Birds in Cages – should they be?

birdsAfter seeing so many wonderful birds in the wilds around the world I wonder about those kept in cages, Birds have been raised in captivity for many years for pleasure or profit. (For today’s discussion, I’m excluding birds like chickens raised for food.)

I have met folks from Bird Clubs and have spoken at their meetings. They keep caged birds – parakeets, parrots, finches, canaries, and so on. The majority of these bird species have been bred in captivity for many years. The same with pet shops; most birds for sale are cage bred. I am not a big fan of keeping animals of any kind in cages simply for our pleasure, but if they are cage bred and held in spacious, sanitary, and healthful conditions, then I have little opposition. There are some excellent zoos that do a terrific job of keeping and caring for their avian charges, such as the San Diego Zoo. I’ve been to many aviaries, zoos, and other places that display birds, but more often than not I have been disappointed by the conditions the birds are kept in.

The biggest threat to a number of non-native bird species is the pet trade. Legally and not, many wild birds are caught and imported to the U.S. Over 60% of the 500,000 legally imported wild birds die before they get to their destination. Illegally caught birds are smuggled in suitcases, coats, jars, plastic tubes, etc., not fed or given water for a day or two, resulting in a death rate that may exceed 90%! Over 30% of parrot species are endangered, largely due to the pet trade.

I have seen a dozen or more large parrots in captivity in homes – few were kept in satisfactory conditions. They were restricted to small cages, fed human food, surrounded by dogs, cats, screaming kids, blaring televisions, or some such environment. At best, they were allowed to fly around the living room. The owners pay little attention to them but seem proud of the fact that they paid some outrageous price for these living jewels that might say a few words to entertain guests. Importation of a particular caged parrot likely cost the lives of many others in the process. I believe it is time to give up our wild-caught pets and try to appreciate their roles in the natural environment; parrots and cockatoos belong in the habitats of Costa Rica, Australia, or wherever, not in a residence. Dogs, cats, hamsters, parakeets, and cockatiels should be more than enough to satisfy the urge to have a pet. Birds should be enjoyed in the wild.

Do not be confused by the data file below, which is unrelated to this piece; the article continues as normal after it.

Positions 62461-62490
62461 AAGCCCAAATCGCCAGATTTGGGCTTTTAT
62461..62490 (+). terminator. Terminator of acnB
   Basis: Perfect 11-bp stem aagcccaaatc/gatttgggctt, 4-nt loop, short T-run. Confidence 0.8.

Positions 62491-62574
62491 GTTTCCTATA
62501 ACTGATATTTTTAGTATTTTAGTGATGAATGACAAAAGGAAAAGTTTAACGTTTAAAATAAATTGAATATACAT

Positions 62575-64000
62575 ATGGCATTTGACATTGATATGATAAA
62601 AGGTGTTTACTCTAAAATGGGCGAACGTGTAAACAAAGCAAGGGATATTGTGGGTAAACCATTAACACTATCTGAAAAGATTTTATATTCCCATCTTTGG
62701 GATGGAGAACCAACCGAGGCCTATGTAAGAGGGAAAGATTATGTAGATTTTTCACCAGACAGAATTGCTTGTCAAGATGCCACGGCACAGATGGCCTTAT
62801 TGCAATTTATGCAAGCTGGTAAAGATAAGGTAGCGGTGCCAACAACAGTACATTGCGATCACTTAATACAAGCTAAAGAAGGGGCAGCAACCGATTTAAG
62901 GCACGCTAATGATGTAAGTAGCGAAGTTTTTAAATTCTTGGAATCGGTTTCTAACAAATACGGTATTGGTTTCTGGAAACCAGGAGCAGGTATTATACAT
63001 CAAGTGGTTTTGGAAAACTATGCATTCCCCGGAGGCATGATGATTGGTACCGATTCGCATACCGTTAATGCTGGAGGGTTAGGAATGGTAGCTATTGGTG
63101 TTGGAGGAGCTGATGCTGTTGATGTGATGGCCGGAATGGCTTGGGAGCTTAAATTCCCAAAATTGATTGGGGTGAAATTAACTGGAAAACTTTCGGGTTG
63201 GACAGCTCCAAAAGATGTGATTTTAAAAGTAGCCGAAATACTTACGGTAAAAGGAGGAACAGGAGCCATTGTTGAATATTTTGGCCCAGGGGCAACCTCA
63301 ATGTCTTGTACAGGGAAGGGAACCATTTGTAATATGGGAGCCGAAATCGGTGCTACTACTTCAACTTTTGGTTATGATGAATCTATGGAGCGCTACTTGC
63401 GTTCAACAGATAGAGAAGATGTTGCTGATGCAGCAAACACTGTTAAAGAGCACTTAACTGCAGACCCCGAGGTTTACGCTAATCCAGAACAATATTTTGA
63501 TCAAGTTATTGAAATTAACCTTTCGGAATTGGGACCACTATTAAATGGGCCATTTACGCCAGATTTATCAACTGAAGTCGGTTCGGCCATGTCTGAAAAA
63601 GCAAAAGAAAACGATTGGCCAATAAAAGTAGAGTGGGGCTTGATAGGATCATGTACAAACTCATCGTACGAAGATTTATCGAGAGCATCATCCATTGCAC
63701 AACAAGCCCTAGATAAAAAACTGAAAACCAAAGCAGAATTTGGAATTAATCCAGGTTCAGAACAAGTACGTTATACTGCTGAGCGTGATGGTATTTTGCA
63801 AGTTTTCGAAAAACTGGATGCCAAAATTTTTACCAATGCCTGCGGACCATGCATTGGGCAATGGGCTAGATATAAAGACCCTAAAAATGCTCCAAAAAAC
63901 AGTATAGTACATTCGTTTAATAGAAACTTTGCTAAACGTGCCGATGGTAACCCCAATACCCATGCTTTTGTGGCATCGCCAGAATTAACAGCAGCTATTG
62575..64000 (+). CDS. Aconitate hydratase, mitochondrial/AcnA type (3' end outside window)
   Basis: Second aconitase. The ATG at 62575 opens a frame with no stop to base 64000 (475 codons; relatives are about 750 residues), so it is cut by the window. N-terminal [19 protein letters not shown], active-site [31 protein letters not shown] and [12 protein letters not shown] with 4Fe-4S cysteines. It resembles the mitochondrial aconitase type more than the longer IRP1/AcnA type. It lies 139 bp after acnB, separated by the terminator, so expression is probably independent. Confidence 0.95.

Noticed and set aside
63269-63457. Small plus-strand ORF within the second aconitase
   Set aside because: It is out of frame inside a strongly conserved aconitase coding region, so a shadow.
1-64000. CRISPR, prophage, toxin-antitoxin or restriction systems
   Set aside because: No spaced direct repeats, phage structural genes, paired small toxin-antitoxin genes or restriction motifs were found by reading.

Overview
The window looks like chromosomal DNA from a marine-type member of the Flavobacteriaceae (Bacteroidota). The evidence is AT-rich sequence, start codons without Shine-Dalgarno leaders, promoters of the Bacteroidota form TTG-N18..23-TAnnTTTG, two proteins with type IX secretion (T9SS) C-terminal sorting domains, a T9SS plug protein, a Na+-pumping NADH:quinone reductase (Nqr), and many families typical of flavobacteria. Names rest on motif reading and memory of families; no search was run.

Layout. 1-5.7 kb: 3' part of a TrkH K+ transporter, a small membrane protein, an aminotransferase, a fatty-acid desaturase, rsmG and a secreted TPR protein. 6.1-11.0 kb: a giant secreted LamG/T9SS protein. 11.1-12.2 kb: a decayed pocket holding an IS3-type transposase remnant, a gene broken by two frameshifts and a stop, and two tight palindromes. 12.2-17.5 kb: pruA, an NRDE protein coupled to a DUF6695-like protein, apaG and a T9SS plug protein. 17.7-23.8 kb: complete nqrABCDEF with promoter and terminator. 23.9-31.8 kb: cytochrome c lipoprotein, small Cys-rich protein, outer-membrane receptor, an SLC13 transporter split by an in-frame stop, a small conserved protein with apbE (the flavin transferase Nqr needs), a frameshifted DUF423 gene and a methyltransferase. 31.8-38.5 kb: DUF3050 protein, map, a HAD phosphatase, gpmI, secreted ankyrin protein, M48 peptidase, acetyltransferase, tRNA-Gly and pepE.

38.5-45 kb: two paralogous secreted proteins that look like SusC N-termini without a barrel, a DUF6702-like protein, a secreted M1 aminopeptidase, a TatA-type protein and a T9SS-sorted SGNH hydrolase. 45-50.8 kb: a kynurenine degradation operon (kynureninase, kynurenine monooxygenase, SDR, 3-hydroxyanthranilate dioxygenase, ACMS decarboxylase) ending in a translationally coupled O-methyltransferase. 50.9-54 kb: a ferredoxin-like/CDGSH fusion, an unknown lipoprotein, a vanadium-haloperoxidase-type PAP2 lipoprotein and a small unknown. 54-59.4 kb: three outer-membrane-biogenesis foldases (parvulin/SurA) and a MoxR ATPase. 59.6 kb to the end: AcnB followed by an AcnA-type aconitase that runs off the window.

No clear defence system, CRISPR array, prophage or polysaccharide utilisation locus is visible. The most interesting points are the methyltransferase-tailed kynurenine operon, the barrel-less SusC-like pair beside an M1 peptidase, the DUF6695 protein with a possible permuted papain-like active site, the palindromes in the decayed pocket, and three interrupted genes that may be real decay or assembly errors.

According to PETA, “There is no such animal as a “cage bird.” All caged birds were either captured or bred in captivity. In the wild, these beautiful beings are never alone. If they become separated from their flockmates for even a moment, they call wildly to them. They preen each other, fly together, play, and share egg-incubation duties. Many bird species mate for life and share parenting tasks. The evidence of their close companionship and concern for one another is plain to see.

Unfortunately for birds, the very qualities that we find admirable and fascinating about them—their brilliant colors, speech capabilities, intelligence, playfulness, and loyalty—have made them the third most popular type of animal companion in the U.S. It’s estimated that 40 million birds in the U.S. are kept caged and often improperly cared for—bored, lonely, and a long way from their natural homes.”

By the way, it is illegal to keep a native bird as a pet, injured or not. Federal law prohibits the possession of any birds or bird parts (feathers, eggs, nests, dead birds, etc). without the proper permits. See the Migratory Bird Treaty Act .  Find an injured bird? Call your local wildlife rehab center or wildlife official.


6 thoughts on “Birds in Cages – should they be?

  1. Born with God-gifted Wings, Birds should never be captivated and kept inside cages. Beauty of birds lie in their in-born freedom to fly. In this context, I created a video for myself which I thought I could share here for you to watch and approve. Here it is….
    Please watch. Thank you.

  2. Birds belongs to the Sky. Feel disgusted whenever see a bird in Cage.Who are we to make them Captive.Nature has given them powerful wings to fly Let them be free.Keep a men in a Cage for a a day or two see what happens. And now I don’t like animals been kept in Zoo also for human Pleasure.Would request all the organisation in the world to start a movement to Free animals from Captivity and let them be there where they belong.

  3. I know it’s selfish to keep birds in cages but doesn’t it also keep them safe. I mean there are no predators in the cage right?

    1. It may keep them safe from predators but it also keeps them away from others of their species, potential mates, their natura food, the freedom to fly, to migrate, and do whatever they normally do. In a cage they are taken out of the gene pool, effectively killing them as they will never have offspring,

  4. Hi, my neighbors have two green birds in a cage. It is in their patio, bit they covered the view with a tapestry so the birds don’t see sunlight or anything. I live in Austin texas. Is it illegal? Of so, who do I

    1. If they are native birds (to the U.S.), then it is illegal. If they are exotic birds, then it depends on how they were acquired,legally or not. If they are not legal birds, call Fish and Game or Fish and WIldlife. If they are legal but you think they are mistreated, then call the local humane society.

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